|Ironing Board Direct (5.10b) in No Name Canyon|
Despite this history and the immense wealth of large walls in the Canyon, it is a relatively untapped and under-appreciated climbing destination. There are several contributing factors to the obscurity of Glenwood Canyon's climbing. One is the presence of I-70. At crags like the Airy Block and the Puoux, the noise of numerous semis, cars, and SUVs is certainly enough to damper your experience. I-70 also takes up alot of space and limits the portals of access, making the approach to many walls quite a task, particularly those that are located on the opposite side of the river. The other deterring factor is the large band of loose, blocky quartzite that dominates much of the canyon terrain. While this large layer has yielded some interesting climbs and crags such as the Mudwall and the Deadhorse wall, its gnarly character eliminate all but hardened adventure climbers. Still, there are at least half a dozen established crags of both traditional and sport climbing, and there is amazing potential for expansion if you are willing to put in a little work. Here is a list of the most-popular Glenwood Canyon climbing destinations:
The Puoux- a limestone sport crag near the No Name exit. The Puoux (pronounced “Pukes”) offers easily accessible sport climbing immediately off of I-70 with difficulty ranging from 5.7 to 5.14. This fairly popular spot keeps the locals in shape. Some of the established sport lines include:
|No Name 1 (aka Graybeard)||Sport||1||5.8||This excellent pitch is one of the better moderate routes at the wall|
|Pass the Ditchie||Sport||1||5.9||Scramble up to a ledge and climb an arcing dihedral past a piton to the anchors. Fun!|
|No Name 5 (Roadside Attraction)||Sport||1||5.10a||Polished and popular. This is probably the most frequently climbed pitch in the canyon|
|No Name 4 (aka Moral Decay)||Sport||1||5.10a||Another good moderate route on solid rock. 60 ft up a slab then onto a flake|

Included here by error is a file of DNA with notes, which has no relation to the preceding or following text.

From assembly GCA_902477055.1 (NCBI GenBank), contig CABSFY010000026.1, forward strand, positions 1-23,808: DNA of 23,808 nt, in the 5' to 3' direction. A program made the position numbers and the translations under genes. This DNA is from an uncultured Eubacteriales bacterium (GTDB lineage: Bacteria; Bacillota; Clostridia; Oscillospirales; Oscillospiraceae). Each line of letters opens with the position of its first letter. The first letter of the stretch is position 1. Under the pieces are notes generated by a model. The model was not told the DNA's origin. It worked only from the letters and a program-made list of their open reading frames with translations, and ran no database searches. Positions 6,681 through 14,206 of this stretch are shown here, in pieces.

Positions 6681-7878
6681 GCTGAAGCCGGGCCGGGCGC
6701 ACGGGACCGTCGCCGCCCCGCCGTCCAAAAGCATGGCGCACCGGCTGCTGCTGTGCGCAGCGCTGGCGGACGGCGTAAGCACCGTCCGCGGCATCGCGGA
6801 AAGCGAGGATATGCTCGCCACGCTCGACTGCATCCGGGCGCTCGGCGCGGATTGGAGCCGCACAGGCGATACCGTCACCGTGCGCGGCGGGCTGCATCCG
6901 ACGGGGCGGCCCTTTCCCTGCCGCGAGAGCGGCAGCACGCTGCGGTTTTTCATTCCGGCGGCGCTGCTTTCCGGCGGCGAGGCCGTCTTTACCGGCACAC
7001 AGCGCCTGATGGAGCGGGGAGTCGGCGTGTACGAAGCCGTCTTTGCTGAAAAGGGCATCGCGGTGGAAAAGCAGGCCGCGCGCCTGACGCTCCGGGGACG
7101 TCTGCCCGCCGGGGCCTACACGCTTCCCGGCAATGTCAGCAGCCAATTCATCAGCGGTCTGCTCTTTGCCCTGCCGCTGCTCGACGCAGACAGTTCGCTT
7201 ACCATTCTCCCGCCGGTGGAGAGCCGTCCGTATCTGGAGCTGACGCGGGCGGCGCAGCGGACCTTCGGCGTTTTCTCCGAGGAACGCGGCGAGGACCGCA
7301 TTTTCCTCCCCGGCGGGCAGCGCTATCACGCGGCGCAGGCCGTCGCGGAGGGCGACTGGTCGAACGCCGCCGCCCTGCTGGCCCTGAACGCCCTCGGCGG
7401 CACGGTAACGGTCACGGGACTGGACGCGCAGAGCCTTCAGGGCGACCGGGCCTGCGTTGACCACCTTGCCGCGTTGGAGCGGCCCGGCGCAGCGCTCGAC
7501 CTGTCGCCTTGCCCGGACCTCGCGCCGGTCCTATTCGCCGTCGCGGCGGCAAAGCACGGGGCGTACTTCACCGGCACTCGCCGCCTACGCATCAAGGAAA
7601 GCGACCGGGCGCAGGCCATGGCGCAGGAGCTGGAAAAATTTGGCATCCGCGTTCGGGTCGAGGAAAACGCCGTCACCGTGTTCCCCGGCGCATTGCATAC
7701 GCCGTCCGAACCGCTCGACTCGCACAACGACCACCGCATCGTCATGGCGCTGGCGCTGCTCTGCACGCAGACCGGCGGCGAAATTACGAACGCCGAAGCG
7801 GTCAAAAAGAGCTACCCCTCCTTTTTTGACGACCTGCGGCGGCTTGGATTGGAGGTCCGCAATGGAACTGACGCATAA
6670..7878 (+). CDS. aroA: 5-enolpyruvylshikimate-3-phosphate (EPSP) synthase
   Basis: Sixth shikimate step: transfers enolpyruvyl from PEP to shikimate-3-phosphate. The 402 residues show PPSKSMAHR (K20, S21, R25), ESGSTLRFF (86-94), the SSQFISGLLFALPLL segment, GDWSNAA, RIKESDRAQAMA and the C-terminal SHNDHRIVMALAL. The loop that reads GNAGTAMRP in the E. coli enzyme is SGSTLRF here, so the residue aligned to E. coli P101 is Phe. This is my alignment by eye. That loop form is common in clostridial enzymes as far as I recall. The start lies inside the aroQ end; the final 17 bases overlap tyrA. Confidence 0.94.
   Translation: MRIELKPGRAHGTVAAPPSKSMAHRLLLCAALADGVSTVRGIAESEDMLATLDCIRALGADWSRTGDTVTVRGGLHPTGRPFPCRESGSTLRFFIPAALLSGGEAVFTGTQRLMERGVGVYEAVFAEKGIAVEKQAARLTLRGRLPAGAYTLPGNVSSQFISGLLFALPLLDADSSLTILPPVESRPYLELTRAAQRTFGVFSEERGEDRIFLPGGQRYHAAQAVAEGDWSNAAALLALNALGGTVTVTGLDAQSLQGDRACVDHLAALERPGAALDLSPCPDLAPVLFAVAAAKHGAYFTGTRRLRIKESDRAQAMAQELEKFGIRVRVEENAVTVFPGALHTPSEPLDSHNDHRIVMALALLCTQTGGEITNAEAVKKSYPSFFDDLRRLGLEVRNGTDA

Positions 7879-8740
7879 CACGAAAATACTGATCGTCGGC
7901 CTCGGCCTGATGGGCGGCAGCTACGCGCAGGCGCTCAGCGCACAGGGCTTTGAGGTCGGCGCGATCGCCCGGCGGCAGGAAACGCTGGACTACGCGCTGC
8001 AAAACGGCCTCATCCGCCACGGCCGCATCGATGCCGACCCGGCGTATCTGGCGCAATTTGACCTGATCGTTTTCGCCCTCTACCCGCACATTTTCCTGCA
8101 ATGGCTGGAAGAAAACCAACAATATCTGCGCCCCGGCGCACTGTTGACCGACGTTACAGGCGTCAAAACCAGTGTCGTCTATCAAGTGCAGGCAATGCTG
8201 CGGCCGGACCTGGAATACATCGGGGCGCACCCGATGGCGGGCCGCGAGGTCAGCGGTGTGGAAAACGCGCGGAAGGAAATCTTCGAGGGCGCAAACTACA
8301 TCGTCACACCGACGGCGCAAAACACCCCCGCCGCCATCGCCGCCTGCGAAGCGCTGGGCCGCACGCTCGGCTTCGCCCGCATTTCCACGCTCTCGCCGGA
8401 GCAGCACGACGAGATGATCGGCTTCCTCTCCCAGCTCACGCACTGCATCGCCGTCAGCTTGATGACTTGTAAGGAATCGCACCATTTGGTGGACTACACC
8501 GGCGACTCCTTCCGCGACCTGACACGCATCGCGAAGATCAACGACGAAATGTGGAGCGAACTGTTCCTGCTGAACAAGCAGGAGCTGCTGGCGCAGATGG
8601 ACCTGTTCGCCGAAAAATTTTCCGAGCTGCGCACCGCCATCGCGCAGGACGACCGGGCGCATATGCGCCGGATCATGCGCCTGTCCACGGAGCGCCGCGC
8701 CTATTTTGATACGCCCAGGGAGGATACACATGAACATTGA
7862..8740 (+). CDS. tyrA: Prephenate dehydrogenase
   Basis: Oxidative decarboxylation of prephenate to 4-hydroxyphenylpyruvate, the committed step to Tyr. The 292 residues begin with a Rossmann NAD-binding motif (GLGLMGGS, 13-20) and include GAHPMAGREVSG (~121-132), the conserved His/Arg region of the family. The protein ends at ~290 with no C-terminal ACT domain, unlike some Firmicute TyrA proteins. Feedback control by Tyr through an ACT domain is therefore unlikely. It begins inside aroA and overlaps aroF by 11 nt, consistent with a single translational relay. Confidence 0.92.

|Youth Warm Up||Sport||1||5.11c||On the left side of the Main Wall at the Puoux. Challenging and popular route.|
|No Name 18 (aka Kors Korner)||Sport||1||5.11d||A challenging route in the middle of the main wall.|
|Urban Cowboy||Sport||1||5.12a||One of the best 5.12s around. Steep, perfectly bolted. Does have some manufactured holds.|
|The Birdman||Sport||1||5.13a||A 55 ft route on the left side of the main wall. Part of recent development at the upper grades|
|Fault Line||Sport||1||5.13d||A local test piece! A photo of Joe Kinder on this difficult route accelerated the popularity of the Puoux|
No Name Canyon- located just off the Jess Weaver trail, this area has several single-pitch trad climbing routes from 5.4 to 5.12. Here are some of the No Name favorites:
|Second Dihedral||trad||1||5.6||A high-quality corner, just to the right of the Pink Face. Perfect first lead.|
|Jungle Book||trad||1||5.7||An open corner just to the right of Unnamed aka "The Ironing Board" (5.9)|
|Electric Butterfly||trad||1||5.8||A fun, moderate climb next to the power shack just before the footbridge over No Name Creek. Can be done as TR|
|The Ironing Board||trad||1||5.9||A right-trending splitter with challenging gear placements and a 5.10b direct variation|
|The Pink Face||trad||1||5.10+||A long (110') splitter just left of Second Dihedral.|
|Lone Pine Direct||trad||1||5.10||Down and left from the Pink Face heading towards a pine tree. Thin splitter with finger to hand sized moves|
|Lightning Bolt Crack||trad||1||5.10||West side of creek on the Poison Ivy Wall.|
|Lost Dog||trad||1||5.12-||A recently posted route that comes right out of the creek. Three bolts in addition to finger sized gear. Possible #3 Camalot sized piece|
The Neighborhood- a sport crag near the canyon mouth just east of Glenwood Springs on the south side of the river. This little spot is easily accessible for Glenwood locals as an afterwork/school climb. The lines rate from 5.9 to 5.12b
|Planet Janet||sport||1||5.9+||On the far right side of the Zipper Buttress. Short climb that follows a unique "groove".|
|California Dreaming||sport||1||5.9+||Right-facing dihedral 20 feet left of where trail meets crag.|
|Git 'Er Done||sport||1||5.10c||Right side of Zipper Buttress starting in a chimney.|